All life on earth is reliant on the water cycle. Our bodies need lots of water to perform various biological processes. In fact, up to 60% of the human body is made up of water. 

We can go for several days without food but can only survive for a few days when it comes to water. Crucial organs of the body like the heart and the brain contain up to 73% water. 

As you can see, without water, life will cease to exist on our planet. It’s not only humans that will die but also plants and animals.

Thanks to the water cycle, all life forms on earth can get water whenever they need it.


The water cycle, also known as the hydrolic cycle, is a natural process that describes the movement of water on, below, and above the surface of the earth.

  • Water can change state during the water cycle. E.g. liquid to gas, solid to liquid, etc. 
  • The water cycle is made of a series of interconnected pathways that allow the above processes to occur efficiently. These pathways involve both abiotic and biotic components of the environment.
  • When water evaporates, it can condense into the atmosphere to form clouds. The clouds then release the water as precipitation in the form of snow or rain.
  • The water that falls back to the ground can collect in an area, thereby forming lakes, ponds, and rivers. However, some of is absorbed into the soil where plants can easily access it.
  • Plants don’t use up all the water that is absorbed as some of it is released back into the atmosphere. This allows the cycle to repeat itself over and over again.
  • Through this process, all living organisms will get water, thus creating balance within the ecosystem.
  • The water cycle is a never-ending process, and it also doesn’t have a specific starting point.
  • Nonetheless, that does not mean that the process cannot be explained. We can better understand the water cycle by studying how water moves from large water bodies to the atmosphere.
  • Oceans, lakes, and rivers contain large volumes of water which changes state from time to time depending on the weather conditions.


The hydrolic cycle consists of five important processes. These processes allow water to change from one state to another.

  1. Evaporation
  • This is the process through which water changes to vapor.
  • In the water cycle, evaporation occurs when solar energy breaks the bonds that hold the water molecules. This causes the molecules to vibrate and move into the atmosphere.
  • Most of the water in the clouds is a result of the evaporation process.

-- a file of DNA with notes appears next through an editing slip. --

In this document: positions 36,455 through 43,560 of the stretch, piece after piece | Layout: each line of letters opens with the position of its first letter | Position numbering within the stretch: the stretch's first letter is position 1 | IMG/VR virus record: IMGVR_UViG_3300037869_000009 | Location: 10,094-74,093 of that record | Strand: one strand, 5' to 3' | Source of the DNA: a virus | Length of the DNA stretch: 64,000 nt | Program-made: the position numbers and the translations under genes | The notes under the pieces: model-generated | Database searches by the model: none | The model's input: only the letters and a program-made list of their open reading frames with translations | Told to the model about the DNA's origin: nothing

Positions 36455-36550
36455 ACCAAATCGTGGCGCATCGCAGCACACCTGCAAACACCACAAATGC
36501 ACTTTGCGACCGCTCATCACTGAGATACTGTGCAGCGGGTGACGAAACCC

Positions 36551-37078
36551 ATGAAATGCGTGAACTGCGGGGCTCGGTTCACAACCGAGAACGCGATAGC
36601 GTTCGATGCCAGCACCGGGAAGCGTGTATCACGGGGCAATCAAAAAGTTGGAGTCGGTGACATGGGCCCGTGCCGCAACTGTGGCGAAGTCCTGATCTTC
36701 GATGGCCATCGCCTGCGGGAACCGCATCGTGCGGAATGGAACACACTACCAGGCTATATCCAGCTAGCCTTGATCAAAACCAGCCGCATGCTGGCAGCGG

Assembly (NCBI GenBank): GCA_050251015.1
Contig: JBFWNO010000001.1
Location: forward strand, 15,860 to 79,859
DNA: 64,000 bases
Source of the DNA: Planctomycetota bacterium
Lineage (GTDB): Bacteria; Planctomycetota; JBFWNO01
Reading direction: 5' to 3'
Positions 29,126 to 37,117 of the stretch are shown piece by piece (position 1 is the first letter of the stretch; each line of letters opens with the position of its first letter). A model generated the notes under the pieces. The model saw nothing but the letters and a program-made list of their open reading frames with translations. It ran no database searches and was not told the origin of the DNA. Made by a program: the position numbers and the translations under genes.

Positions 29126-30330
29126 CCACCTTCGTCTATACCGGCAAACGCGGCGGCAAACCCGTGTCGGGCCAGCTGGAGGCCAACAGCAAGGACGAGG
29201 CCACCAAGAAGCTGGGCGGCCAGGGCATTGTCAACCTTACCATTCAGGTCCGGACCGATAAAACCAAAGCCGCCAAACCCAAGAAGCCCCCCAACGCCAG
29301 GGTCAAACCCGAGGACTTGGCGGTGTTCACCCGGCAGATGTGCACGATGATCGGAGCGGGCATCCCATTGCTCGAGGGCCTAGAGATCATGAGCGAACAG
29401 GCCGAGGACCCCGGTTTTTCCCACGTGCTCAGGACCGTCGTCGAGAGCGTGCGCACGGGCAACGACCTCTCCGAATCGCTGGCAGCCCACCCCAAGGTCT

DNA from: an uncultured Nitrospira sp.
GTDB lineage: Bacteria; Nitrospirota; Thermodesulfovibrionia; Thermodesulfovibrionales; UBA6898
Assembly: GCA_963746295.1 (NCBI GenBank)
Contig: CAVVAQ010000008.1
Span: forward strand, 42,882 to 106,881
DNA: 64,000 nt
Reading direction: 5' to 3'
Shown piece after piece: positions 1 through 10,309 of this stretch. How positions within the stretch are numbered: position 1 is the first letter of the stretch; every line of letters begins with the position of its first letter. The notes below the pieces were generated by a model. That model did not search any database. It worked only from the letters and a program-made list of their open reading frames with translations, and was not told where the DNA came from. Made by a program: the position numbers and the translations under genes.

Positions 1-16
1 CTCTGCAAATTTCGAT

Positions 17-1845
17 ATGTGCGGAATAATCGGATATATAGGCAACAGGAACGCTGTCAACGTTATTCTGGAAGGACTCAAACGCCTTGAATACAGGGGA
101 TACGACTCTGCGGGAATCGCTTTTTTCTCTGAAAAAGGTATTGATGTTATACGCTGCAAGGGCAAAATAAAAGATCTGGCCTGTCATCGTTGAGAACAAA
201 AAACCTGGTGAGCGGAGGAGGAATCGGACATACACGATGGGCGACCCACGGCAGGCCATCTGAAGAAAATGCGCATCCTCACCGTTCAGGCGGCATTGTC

• Aside from large water bodies, water can evaporate from the soil or any other surface that contains water.
  1. Transpiration
  • Transpiration is the process by which plants release water vapor into the environment through the stomata.
  • Transpiration occurs during photosynthesis as plants make their food.
  • Research shows that up to 10% of the water in our atmosphere comes from transpiration.
  • Plants contribute a lot to the water cycle.
  1. Sublimation
  1. Condensation
  • Condensation is the process through which water vapor changes to liquid form. It is the exact opposite of evaporation.
  • In the hydrolic cycle, the water vapor that rises into the atmosphere condenses to a liquid state.
  • For condensation to occur, warm vapor must be exposed to cold conditions. And since the temperatures in the atmosphere are low, the water vapor can easily change to liquid.
  • As water vapor condenses, clouds are formed in the atmosphere.
  1. Precipitation
  • Precipitation occurs when clouds can longer hold the large volumes of water that form after condensation. It mainly occurs in the form of snow and rain. 
  • Through precipitation, water can move from the atmosphere to the ground. The process also allows water to return to the oceans, lakes, rivers, and streams.
  • Water that has fallen onto the ground can travel through different layers of soil through a process called percolation.

Read more at Water Science School

These processes can repeat themselves multiple times provided that the conditions are right. They can help us explain the water cycle steps without leaving the important facts out.


Humans affect the water cycle in various ways. This mainly occurs through the activities that people engage in. These effects can bring about both global and localized environmental consequences.

People clear away natural vegetation to create space for crops. And this affects the movement of water from plants into the atmosphere due to reduced vegetation cover.

A lot of water is also lost through irrigation as it drains rivers and lakes. Poorly maintained irrigation systems can cause surface run-offs.

Agricultural practices cause a change in the drainage pattern since farmers have to dig trenches to meet their drainage needs.

Deforestation is the removal of a large number of trees over a wide area.

Trees contribute a lot to the water cycle when they transpire. As such, their destruction can have a serious impact on how water moves into the atmosphere.

When trees are few, less water will evaporate, meaning there will be little or no rainfall.

The production of electricity in dams requires large volumes of water. When rivers are dammed, it affects the natural flow of the water.

This reduces the amount of water that flows downstream. As a result, the plants that are on the other side of the river won’t get enough water to transpire.


Without the water cycle, the earth will run out of fresh water in a matter of days. Besides, only 3% of the earth’s water is considered fresh. Out of this percentage, only 1.2% of the water is readily available for drinking. The remaining percentage of water is still locked up in ice caps and glaciers. So we mustn’t interfere with the water cycle.

Read also: Why biodiversity is so important?

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